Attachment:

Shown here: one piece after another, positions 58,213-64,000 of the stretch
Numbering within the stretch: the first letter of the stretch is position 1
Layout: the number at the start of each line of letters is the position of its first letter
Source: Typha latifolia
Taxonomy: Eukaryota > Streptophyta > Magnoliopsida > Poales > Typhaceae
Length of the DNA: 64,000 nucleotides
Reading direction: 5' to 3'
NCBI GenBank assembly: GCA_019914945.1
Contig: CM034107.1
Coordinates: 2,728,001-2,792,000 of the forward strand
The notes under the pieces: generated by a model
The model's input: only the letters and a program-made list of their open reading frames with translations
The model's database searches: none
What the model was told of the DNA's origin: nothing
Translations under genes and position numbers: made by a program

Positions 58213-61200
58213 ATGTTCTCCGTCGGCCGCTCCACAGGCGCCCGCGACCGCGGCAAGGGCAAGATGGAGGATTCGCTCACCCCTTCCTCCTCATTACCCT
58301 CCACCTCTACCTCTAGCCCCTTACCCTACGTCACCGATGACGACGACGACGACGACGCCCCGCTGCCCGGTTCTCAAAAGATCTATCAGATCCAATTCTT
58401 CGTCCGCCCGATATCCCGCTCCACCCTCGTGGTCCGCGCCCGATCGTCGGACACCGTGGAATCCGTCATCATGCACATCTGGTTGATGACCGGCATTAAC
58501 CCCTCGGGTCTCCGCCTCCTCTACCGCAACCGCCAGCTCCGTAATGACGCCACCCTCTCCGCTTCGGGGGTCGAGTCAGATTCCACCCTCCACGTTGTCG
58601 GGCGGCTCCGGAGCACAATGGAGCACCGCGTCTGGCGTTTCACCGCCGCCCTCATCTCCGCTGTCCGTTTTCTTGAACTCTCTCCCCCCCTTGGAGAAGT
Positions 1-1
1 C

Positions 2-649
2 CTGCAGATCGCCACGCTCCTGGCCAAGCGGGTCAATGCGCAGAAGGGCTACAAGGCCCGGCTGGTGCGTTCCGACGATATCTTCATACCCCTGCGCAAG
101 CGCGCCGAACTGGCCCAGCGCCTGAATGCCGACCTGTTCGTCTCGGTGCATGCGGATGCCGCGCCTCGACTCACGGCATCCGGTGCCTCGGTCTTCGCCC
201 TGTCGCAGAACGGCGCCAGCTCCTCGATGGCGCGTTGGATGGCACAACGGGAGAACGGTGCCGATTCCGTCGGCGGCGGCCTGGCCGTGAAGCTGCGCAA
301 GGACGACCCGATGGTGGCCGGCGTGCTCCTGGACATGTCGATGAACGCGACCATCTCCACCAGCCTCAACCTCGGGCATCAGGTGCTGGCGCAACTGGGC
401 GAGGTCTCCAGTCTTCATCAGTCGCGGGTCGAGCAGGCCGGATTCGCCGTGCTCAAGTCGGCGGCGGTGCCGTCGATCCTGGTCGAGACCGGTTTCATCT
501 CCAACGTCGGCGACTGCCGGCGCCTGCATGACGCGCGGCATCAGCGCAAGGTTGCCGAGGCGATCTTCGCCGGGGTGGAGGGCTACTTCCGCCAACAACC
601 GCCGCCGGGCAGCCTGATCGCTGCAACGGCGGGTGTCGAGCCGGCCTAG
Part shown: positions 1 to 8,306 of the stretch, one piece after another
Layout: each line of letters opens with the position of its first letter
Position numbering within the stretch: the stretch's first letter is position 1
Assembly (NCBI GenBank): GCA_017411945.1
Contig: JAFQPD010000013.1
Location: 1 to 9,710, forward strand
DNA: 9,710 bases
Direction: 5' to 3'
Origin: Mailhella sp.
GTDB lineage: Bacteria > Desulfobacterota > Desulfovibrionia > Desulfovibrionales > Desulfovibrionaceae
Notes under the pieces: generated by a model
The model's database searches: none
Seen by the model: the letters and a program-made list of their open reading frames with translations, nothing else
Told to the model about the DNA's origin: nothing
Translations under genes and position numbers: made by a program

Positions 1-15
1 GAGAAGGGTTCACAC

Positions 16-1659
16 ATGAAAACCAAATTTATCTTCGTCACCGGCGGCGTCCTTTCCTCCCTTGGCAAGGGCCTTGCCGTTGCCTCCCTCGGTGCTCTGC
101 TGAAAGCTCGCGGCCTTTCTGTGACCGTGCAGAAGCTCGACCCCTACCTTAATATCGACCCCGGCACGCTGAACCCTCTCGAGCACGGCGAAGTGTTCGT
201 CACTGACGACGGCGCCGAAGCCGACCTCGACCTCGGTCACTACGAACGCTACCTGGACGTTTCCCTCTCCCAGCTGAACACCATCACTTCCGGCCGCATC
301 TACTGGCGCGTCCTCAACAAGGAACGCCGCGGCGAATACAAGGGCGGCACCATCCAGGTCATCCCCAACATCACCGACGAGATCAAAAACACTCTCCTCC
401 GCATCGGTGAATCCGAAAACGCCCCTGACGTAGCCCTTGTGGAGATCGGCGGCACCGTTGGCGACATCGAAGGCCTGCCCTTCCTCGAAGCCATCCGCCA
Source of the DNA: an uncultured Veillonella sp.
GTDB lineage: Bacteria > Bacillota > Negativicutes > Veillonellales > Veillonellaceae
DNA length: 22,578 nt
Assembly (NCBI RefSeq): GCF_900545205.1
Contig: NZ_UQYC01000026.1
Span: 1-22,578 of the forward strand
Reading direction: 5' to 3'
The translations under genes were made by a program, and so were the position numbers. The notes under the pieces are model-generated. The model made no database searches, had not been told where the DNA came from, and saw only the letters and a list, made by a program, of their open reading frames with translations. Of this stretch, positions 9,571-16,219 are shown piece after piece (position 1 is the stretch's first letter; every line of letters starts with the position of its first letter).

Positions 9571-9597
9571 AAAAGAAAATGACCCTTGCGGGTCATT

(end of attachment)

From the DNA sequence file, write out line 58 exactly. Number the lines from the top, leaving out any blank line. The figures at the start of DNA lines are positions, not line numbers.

Assembly (NCBI RefSeq): GCF_900545205.1